Anelia loved the hard work at the department store and slowly the middle-class staff and administrative personnel began to rely on her and entrust her with more skilled work rather than her work in the inventory rooms as her English improved. One of the supervisors who was short of sales personnel one day put her behind a counter in desperation to see if she could handle the work. To her amazement Anelia approached customers in the store and in an unexpected diplomatic way sold them items they’d not intended to buy that day clocking up more sales on that counter than any of the other sales staff. Next day the supervisor put her on the same counter to see if Anelia’s drive had been a one-off thing but sales on that counter were once again phenomenal.
The owner of the store happened to be there that afternoon to check on his store among many and decided to attend the staff meeting on his way out to listen. The head supervisor laughingly told those in attendance of this remarkable turn of events and the owner asked to meet this unusual woman. The supervisor led him to the inventory work rooms where Anelia had returned to work after her shift on the counter was over for the day and he watched her in action confidently processing new stock arrivals and sorting them ready to be exchanged with old stock being moved to bargains basement. He turned to the supervisor.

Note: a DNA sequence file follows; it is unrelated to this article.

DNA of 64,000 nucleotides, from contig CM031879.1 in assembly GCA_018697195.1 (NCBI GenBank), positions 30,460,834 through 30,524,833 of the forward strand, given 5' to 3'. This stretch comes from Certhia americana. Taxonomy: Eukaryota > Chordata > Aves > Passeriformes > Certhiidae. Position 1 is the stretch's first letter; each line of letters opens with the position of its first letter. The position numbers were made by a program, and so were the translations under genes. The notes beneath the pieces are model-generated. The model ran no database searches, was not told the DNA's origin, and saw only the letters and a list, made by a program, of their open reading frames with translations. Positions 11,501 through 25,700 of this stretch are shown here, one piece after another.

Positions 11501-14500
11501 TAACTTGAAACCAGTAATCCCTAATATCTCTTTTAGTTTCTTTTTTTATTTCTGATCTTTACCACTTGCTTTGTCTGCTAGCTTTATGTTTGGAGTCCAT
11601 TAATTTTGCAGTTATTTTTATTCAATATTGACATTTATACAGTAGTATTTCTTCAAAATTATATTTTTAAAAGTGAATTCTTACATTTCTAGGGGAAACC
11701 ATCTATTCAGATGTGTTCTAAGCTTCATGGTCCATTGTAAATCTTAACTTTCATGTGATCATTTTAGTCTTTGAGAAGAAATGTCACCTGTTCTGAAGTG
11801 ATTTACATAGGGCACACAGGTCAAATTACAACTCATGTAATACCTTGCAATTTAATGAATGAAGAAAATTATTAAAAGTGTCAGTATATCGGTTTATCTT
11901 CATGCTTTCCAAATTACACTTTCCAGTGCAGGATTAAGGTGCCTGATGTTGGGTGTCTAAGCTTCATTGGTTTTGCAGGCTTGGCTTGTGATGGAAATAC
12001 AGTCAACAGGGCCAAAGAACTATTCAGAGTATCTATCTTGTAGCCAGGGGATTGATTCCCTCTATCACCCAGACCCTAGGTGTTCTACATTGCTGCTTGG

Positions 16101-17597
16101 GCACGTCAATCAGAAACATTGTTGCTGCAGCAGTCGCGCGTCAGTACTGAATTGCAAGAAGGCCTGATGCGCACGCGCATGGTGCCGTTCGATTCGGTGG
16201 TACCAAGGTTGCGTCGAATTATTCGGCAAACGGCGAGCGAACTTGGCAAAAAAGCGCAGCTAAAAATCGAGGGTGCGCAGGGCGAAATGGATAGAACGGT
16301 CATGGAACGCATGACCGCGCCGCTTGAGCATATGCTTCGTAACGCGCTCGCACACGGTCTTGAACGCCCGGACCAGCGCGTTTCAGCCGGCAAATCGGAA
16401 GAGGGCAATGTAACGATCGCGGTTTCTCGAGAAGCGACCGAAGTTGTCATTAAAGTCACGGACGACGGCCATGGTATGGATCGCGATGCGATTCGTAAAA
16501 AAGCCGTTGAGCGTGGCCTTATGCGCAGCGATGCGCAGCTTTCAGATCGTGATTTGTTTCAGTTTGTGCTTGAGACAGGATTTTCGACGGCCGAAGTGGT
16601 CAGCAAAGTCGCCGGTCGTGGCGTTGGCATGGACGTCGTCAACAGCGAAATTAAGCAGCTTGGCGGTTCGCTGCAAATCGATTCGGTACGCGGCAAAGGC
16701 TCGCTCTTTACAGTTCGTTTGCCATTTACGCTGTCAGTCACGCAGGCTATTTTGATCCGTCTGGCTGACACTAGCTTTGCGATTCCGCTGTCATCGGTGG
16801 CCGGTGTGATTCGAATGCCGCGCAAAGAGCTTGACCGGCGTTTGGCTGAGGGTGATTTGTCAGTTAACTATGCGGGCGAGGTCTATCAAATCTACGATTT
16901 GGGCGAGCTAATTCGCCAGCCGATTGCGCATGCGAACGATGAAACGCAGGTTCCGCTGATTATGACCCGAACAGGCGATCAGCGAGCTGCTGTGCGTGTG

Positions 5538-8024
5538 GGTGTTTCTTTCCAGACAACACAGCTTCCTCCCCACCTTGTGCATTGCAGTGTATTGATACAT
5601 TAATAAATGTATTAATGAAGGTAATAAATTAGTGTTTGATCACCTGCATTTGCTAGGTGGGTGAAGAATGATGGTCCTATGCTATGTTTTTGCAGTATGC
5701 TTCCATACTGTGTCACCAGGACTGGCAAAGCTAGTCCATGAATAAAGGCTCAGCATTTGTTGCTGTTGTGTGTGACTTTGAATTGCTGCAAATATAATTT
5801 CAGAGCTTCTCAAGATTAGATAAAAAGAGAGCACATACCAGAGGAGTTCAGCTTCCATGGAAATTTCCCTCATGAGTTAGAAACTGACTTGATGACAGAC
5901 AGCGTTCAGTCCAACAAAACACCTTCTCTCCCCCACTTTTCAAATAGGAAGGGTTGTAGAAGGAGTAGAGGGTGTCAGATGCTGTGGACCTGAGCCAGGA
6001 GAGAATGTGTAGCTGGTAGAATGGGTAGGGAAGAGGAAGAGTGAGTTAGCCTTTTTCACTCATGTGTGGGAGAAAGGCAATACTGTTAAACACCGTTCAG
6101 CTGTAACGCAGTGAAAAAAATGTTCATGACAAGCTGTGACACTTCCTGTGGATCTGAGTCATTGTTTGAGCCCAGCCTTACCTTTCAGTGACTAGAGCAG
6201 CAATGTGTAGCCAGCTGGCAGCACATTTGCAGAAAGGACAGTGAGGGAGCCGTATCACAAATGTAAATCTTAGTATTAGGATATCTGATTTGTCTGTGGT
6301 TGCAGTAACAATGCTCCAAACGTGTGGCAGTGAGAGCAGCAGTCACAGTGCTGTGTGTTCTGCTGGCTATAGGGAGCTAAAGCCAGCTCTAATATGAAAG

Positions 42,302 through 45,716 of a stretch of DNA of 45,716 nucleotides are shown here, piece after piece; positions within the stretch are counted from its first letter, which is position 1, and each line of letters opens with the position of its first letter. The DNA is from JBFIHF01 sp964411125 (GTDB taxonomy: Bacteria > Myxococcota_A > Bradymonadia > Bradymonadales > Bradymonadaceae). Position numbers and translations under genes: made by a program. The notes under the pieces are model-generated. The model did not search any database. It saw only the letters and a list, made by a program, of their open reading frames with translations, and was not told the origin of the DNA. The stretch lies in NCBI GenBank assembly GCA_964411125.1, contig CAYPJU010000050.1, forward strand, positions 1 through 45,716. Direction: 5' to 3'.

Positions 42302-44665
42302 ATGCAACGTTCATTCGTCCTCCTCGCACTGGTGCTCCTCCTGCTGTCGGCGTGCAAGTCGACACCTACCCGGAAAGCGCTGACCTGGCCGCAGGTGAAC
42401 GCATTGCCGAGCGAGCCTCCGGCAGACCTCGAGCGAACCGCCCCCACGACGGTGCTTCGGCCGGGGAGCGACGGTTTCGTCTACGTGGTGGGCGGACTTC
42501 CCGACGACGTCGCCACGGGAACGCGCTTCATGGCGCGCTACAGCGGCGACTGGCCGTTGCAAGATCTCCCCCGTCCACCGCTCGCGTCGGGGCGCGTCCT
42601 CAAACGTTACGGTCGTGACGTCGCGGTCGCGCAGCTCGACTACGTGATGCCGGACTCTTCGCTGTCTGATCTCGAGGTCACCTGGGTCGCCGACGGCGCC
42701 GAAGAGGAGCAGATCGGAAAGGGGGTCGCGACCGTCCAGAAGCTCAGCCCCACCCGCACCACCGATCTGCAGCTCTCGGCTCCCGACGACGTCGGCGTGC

“Does she get overtime pay for working over her normal hours?”
He walked over to Anelia who recognized him from working in his house before the department store work had been offered her and her face lit up with appreciation for giving her this work with a reasonable income to support her family.
“Nice to see you working here Anelia. We miss you in our home as your work was always excellent, but we need you here more. Can you continue to supervise the work in this inventory work section and service counters in the store as a sales assistant as needed while we look for a replacement to supervise receipt and handling of inventory? I’d like to have you in the store full time sales as soon as we can arrange that.”
Anelia’s face lit up and she nodded her head.
On the way out he paused to speak to the store sales department supervisor.